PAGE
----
However, marketers do not create needs: Needs preexist marketers. Marketers, along with other societal influences, influence wants. Marketers might promote the idea that a Mercedes would satisfy a person's need for social status. They do not, however, create the need for social status.
People satisfy their needs and wants with products. A product is any offering that can satisfy a need or want, such as one of the 10 basic offerings of goods, services, experiences, events, persons, places, properties, organizations, information, and ideas.
A brand is an offering from a known source. A brand name such as McDonald's carries many associations in the minds of people: hamburgers, fun, children, fast food, golden arches. These associations make up the brand image. All companies strive to build a strong, favorable brand image.
In terms of marketing, the product or offering will be successful if it delivers value and satisfaction to the target buyer. The buyer chooses between different offerings on the basis of which is perceived to deliver the most value. We define value as a ratio between what the customer gets and what he gives. The customer gets benefits and assumes costs, as shown in this equation:
Value — Benefits__Functional benefits + emotional benefits_
Costs Monetary costs + time costs + energy costs + psychic costs
Based on this equation, the marketer can increase the value of the customer offering by (1) raising benefits, (2) reducing costs, (3) raising benefits and reducing costs, (4) raising benefits by more than the raise in costs, or (5) lowering benefits by less than the reduction in costs. A customer choosing between two value offerings, Vj and V?, will examine the ratio Vj/ V?. She will favor Vj if the ratio is larger than one; she will favor V? if the ratio is smaller than one; and she will be indifferent if the ratio equals one.
Exchange, the core of marketing, involves obtaining a desired product from someone by offering something in return. For exchange potential to exist, five conditions must be satisfied:
1. There are at least two parties.
2. Each party has something that might be of value to the other party.
3. Each party is capable of communication and delivery.
4. Each party is free to accept or reject the exchange offer.
5. Each party believes it is appropriate or desirable to deal with the other party.
Whether exchange actually takes place depends upon whether the two parties can agree on terms that will leave them both better off (or at least not worse off) than before. Exchange is a value-creating process because it normally leaves both parties better off.
Note that exchange is a process rather than an event. Two parties are engaged in exchange if they are negotiating—trying to arrive at mutually agreeable terms. When an agreement is reached, we say that a transaction takes place. A transaction involves at least two things of value, agreed-upon conditions, a time of agreement, and a place of agreement. Usually a legal system exists to support and enforce compliance among transactors. However, transactions do not require money as one of the traded values. A barter transaction, for example, involves trading goods or services for other goods or services.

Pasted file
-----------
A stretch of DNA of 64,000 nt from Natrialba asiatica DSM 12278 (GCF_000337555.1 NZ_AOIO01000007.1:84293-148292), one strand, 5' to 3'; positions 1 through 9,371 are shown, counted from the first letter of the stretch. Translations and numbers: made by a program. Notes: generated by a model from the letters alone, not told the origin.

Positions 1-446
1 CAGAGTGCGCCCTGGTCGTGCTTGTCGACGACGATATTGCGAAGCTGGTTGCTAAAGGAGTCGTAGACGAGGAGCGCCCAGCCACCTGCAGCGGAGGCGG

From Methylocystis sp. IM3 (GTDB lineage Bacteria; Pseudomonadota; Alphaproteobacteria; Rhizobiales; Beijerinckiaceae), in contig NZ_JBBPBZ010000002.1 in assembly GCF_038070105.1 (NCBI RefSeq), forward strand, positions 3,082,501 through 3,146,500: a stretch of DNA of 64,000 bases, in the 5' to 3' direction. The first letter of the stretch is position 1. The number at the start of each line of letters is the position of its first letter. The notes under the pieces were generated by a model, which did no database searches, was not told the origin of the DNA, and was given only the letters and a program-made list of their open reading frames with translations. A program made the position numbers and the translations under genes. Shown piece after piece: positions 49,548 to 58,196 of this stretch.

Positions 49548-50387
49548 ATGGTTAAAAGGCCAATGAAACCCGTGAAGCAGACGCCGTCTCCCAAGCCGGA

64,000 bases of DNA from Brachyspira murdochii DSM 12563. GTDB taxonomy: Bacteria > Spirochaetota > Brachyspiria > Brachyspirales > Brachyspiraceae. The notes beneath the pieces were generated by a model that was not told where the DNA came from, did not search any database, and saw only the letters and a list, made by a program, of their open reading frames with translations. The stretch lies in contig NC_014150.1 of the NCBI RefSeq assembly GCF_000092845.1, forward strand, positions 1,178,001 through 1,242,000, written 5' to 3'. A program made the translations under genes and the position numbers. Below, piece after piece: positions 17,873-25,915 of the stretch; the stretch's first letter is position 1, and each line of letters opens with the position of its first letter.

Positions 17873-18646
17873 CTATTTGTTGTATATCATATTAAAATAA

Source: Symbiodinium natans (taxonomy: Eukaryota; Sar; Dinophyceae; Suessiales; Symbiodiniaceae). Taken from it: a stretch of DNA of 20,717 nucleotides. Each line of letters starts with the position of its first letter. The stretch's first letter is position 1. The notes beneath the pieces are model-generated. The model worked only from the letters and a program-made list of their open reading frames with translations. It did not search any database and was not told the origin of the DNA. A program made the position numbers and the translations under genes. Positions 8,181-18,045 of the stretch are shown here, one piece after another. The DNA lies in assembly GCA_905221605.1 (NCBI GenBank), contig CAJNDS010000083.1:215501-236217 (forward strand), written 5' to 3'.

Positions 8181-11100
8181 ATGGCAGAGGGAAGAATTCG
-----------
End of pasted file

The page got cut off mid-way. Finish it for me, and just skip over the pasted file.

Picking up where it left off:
Note also that a transaction differs from a transfer. In a transfer, A gives a gift, a subsidy, or a charitable contribution to B but receives nothing tangible in return. Transfer behavior can also be understood through the concept of exchange. Typically, the transferer expects something in exchange for his or her gift—for example, gratitude or seeing changed behavior in the recipient. Professional fund-raisers provide benefits to donors, such as thank-you notes. Contemporary marketers have broadened the concept of marketing to include the study of transfer behavior as well as transaction behavior.
Marketing consists of actions undertaken to elicit desired responses from a target audience. To effect successful exchanges, marketers analyze what each party expects from the transaction. Suppose Caterpillar, the world's largest manufacturer of earth-moving equipment, researches the benefits that a typical construction company wants when it buys such equipment. The items shown on the prospect's want list in Figure 1-2 are not equally important and may vary from buyer to buyer. One of Caterpillar's marketing tasks is to discover the relative importance of these different wants to the buyer.
As the marketer, Caterpillar also has a want list. If there is a sufficient match or overlap in the want lists, a basis for a transaction exists. Caterpillar's task is to formulate an offer that motivates the construction company to buy Caterpillar equipment. The construction company might, in turn, make a counteroffer. This process of negotiation leads to mutually acceptable terms or a decision not to transact.